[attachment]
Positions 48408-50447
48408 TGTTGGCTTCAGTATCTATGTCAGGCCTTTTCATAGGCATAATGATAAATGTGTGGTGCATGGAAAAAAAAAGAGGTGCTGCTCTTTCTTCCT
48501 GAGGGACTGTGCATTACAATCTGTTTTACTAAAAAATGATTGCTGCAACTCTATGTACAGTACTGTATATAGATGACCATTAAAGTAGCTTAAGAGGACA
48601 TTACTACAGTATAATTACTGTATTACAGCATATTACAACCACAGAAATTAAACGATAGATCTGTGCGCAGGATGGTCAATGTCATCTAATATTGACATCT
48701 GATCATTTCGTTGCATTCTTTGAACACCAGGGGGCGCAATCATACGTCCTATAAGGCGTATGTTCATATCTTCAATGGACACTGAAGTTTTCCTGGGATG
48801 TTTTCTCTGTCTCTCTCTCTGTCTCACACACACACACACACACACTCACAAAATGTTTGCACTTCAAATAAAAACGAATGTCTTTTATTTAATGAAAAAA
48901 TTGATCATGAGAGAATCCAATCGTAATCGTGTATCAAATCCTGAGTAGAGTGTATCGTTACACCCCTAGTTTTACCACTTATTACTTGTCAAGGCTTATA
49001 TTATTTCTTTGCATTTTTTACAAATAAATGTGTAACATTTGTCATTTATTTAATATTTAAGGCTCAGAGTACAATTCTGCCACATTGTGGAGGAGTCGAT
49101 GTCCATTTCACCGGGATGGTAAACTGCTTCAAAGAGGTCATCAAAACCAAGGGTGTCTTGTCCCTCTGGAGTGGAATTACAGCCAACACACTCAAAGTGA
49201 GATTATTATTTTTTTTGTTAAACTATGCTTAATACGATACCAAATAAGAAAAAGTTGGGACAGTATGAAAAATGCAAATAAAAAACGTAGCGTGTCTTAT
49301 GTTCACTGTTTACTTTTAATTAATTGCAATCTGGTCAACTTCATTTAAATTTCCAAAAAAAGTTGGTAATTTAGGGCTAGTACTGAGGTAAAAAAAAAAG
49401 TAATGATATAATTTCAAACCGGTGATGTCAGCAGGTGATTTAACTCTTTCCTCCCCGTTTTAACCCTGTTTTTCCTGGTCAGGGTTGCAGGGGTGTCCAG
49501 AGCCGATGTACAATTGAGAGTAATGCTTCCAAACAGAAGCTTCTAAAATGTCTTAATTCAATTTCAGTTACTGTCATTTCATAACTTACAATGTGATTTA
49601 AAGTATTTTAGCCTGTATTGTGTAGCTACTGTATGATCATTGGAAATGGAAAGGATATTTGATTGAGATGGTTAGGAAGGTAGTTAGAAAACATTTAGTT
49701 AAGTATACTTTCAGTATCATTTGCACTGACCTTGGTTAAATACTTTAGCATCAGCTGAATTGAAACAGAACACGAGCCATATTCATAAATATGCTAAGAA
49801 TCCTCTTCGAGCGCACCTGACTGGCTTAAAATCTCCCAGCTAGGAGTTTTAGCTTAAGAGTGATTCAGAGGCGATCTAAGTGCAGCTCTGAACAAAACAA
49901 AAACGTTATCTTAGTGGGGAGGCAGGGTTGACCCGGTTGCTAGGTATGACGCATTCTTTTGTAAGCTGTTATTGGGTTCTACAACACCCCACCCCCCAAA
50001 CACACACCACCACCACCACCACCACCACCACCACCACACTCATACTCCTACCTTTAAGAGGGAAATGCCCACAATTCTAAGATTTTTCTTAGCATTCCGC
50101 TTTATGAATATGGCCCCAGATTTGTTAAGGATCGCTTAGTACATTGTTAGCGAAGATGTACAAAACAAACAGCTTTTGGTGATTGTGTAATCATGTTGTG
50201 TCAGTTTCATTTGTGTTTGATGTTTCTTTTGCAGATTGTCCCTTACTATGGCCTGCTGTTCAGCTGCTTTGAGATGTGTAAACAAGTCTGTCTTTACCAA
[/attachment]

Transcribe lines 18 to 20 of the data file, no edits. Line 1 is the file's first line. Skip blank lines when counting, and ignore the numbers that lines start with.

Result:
50001 CACACACCACCACCACCACCACCACCACCACCACCACACTCATACTCCTACCTTTAAGAGGGAAATGCCCACAATTCTAAGATTTTTCTTAGCATTCCGC
50101 TTTATGAATATGGCCCCAGATTTGTTAAGGATCGCTTAGTACATTGTTAGCGAAGATGTACAAAACAAACAGCTTTTGGTGATTGTGTAATCATGTTGTG
50201 TCAGTTTCATTTGTGTTTGATGTTTCTTTTGCAGATTGTCCCTTACTATGGCCTGCTGTTCAGCTGCTTTGAGATGTGTAAACAAGTCTGTCTTTACCAA